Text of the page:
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Fighting for pride: ‘Golden Boy’ reflects on boxing career, heritage
After winning the gold medal for Team USA at the 1992 Olympic Games in Barcelona, Spain, Oscar De La Hoya raises both American and Mexican flags, honoring his heritage. AP Photo/Mark Duncan
After winning the gold medal for Team USA at the 1992 Olympic Games in Barcelona, Spain, Oscar De La Hoya raises both American and Mexican flags, honoring his heritage. AP Photo/Mark Duncan

Pride is among the most gratifying of feelings, as when one’s hand is raised in the air, while being crowned champion in front of millions of people.

Oscar De La Hoya—the renowned Mexican-American boxer-turned-businessman from East Los Angeles—has had a few of those moments throughout his career. From his amateur career as a boxer, where he captured a gold medal representing Team USA at the 1992 Summer Olympics in Barcelona, Spain, to his hall-of-fame professional career that spanned 16 years, the so-called “Golden Boy” has won it all.

For De La Hoya, however, pride in his Latino heritage overshadows that of his boxing title belts and his gold medal.

“I’ve always stuck to my guns,” said De La Hoya, while visiting the Hayward-based training quarters of boxer Amir Khan on April 18. “I’m proud to be American and to have been able to have the opportunity to grow up here in the States, live here, represent my country and win the gold medal. But at the same time I was proud of my heritage. I was proud of my roots and that was important for me to show and prove.”

De La Hoya was only 19 when he captured Olympic gold, his image immortalized when photographer Mark Duncan snapped the shot of the Mexican-American kid raising both American and Mexican flags in victory.

But De La Hoya’s gesture and cultural pride did little to satisfy Mexican boxing fans, who refused to accept him as one of their own when he was starting his professional career.

“I was in a very unique situation,” said De La Hoya. “I was born here in the States with Mexican parents, and it was odd because you’re not from there, you’re not from here. You’re in the middle. It’s like, ‘Where am I from?’ So that identity, I’ve dealt with it every single day for many years.”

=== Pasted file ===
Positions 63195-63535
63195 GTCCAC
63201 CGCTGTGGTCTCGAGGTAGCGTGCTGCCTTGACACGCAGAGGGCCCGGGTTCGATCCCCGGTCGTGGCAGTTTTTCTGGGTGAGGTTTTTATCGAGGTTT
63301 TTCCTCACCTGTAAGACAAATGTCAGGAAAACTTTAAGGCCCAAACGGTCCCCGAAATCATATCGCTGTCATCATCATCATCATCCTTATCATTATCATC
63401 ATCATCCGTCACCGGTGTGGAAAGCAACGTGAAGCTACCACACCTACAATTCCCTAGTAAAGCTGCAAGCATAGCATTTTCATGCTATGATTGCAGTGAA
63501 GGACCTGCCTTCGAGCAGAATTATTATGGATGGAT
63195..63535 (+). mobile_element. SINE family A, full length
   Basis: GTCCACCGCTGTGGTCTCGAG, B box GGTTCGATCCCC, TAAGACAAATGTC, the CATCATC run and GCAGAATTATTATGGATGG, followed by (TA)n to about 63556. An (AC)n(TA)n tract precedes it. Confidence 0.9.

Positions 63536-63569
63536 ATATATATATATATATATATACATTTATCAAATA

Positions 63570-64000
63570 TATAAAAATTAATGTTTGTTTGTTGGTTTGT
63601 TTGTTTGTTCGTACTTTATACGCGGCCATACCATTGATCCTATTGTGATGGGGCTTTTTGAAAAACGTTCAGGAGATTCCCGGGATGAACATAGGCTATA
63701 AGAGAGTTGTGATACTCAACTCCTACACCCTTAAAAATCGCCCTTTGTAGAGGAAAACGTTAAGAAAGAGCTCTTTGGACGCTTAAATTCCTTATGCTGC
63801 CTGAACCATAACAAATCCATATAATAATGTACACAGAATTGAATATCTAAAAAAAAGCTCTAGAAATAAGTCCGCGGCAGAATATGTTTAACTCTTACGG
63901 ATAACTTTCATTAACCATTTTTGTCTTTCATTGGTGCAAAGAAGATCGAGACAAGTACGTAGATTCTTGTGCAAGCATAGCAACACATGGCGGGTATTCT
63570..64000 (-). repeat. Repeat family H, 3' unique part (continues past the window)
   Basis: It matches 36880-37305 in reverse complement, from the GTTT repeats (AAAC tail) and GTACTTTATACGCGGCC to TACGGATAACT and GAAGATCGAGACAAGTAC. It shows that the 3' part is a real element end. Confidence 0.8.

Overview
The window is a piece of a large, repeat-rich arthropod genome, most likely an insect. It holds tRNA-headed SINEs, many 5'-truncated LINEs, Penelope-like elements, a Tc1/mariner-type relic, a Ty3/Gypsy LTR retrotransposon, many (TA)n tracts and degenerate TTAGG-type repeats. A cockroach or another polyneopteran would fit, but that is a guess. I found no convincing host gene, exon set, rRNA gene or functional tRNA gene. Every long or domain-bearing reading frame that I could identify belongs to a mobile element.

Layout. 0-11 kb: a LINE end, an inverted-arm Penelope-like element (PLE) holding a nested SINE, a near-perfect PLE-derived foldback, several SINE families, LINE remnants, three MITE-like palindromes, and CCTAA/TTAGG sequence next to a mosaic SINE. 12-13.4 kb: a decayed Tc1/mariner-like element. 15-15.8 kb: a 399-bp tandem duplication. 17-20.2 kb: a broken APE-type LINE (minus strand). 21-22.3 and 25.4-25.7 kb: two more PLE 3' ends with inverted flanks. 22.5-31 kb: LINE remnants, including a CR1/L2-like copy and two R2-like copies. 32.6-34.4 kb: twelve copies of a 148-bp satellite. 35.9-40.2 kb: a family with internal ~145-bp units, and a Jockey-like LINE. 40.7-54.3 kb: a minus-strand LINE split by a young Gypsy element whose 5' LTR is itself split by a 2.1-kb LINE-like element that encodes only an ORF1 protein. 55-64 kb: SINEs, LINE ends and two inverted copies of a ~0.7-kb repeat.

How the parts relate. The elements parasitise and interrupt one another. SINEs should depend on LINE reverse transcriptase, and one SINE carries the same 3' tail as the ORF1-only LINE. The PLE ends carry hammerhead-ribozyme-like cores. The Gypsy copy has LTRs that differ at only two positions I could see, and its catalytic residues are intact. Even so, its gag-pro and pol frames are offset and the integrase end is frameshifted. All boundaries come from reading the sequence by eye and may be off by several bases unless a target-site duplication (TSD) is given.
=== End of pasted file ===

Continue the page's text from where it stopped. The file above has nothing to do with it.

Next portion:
Mexican American boxer Oscar De La Hoya (right) defeats Mexican icon Julio Cesar Chavez on June 7, 1996. The victory catapulted De La Hoya’s boxing career, but he became villainized by many Mexican boxing fans. AFP PHOTO/John Gurzinksi
Mexican American boxer Oscar De La Hoya (right) defeats Mexican icon Julio Cesar Chavez on June 7, 1996. The victory catapulted De La Hoya’s boxing career, but he became villainized by many Mexican boxing fans. AFP PHOTO/John Gurzinksi

As De La Hoya’s star was rising in the media, he opted to do the unthinkable and fight Mexico’s aging national boxing icon, Julio Cesar Chavez.

“Julio Cesar Chavez was the king of boxing,” said De La Hoya. “He was the Mexican hero.”

On June 7, 1996, De La Hoya walked into the ring of Las Vegas’ Caesars Palace, wearing a robe and a pair of trunks depicting the colors of both the Mexican and American flags. The 23-year-old kid needed only one round to severely cut Chavez’s eyebrow with a quick and powerful left jab, ultimately dethroning the champion when the ringside doctor stopped the fight in the fourth round.

But De La Hoya’s convincing victory over Mexico’s favorite son came at a price: his win was considered an act of treason by many Mexican fans.

Still, after many bloody wars in the ring resulting in 10 world titles in six weight divisions, De La Hoya has become one of the best and most popular Mexican-American fighters in boxing history.

“It’s a tremendous responsibility that I embrace,” said De La Hoya. “I love carrying that weight on my shoulders and having that responsibility to become a figure that people can look up to. To be an inspiration to many out there has given me the drive and energy to do good things in life and you hope that people look at that and that people follow your footsteps or try and emulate what I’ve done.”

De La Hoya would remain a force in boxing, until his final fight in 2008, when he was brutally pummeled by Manny “Pacman” Pacquiao; the loss capped an illustrious career that included 39 wins (30 by knockout) and only six losses.

Since he retired, De La Hoya has focused his energy on his company, Golden Boy Promotions, Inc. And in somewhat of an ironic twist, the man who was once vilified by Mexicans for beating their hero in Chavez is now promoting Mexico’s biggest boxing superstar in Saul “Canelo” Alvarez.

“I think Canelo is the man,” said De La Hoya. “He’s only 25 years old, which is crazy. We haven’t seen the best of him, which is amazing, because he’s only getting better. Canelo has the same attitude where he wants to become a role model and an iconic figure.”

Currently, De La Hoya is traveling the country promoting the upcoming fight between Alvarez and Khan, which will take place in Las Vegas on May 7.

Story by: Alejandro Galicia Diaz